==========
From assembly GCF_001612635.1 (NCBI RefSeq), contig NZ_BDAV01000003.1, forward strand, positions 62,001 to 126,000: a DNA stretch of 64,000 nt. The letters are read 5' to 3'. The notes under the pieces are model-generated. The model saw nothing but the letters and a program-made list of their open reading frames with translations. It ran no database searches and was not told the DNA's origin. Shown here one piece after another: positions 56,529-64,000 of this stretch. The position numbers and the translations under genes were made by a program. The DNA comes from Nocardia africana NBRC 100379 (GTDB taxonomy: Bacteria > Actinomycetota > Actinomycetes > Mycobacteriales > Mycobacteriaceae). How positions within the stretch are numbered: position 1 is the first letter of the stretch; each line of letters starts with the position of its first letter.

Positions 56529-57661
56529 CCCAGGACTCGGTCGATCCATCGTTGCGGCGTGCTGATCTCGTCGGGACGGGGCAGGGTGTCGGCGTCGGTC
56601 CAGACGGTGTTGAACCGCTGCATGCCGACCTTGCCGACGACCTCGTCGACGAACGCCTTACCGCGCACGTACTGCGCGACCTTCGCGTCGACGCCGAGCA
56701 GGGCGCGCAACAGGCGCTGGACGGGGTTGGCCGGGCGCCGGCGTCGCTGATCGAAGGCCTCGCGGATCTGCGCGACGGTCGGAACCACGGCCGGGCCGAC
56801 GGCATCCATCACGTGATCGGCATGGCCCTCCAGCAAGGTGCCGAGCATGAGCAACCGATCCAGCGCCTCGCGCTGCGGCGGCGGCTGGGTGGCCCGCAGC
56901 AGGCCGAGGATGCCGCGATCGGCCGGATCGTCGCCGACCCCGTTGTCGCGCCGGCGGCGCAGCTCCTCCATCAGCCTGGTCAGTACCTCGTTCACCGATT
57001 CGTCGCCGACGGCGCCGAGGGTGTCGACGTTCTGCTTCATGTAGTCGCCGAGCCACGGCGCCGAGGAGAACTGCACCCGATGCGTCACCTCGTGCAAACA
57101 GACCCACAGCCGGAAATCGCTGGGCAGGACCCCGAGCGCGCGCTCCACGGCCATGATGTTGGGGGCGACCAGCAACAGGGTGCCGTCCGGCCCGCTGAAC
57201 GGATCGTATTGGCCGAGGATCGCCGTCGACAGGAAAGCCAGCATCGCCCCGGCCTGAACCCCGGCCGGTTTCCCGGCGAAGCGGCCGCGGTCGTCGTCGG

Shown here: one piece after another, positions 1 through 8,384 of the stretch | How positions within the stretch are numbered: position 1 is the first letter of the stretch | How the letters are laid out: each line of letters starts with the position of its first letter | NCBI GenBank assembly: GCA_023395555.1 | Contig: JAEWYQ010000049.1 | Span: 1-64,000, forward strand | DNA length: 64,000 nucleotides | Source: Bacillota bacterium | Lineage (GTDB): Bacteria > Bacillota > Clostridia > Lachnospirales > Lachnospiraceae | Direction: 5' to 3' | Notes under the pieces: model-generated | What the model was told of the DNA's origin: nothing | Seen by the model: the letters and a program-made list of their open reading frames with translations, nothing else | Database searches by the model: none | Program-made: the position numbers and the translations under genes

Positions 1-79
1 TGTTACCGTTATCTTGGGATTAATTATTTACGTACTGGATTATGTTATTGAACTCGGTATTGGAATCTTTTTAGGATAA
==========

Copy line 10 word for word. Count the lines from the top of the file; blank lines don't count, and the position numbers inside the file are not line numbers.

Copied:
57201 GGATCGTATTGGCCGAGGATCGCCGTCGACAGGAAAGCCAGCATCGCCCCGGCCTGAACCCCGGCCGGTTTCCCGGCGAAGCGGCCGCGGTCGTCGTCGG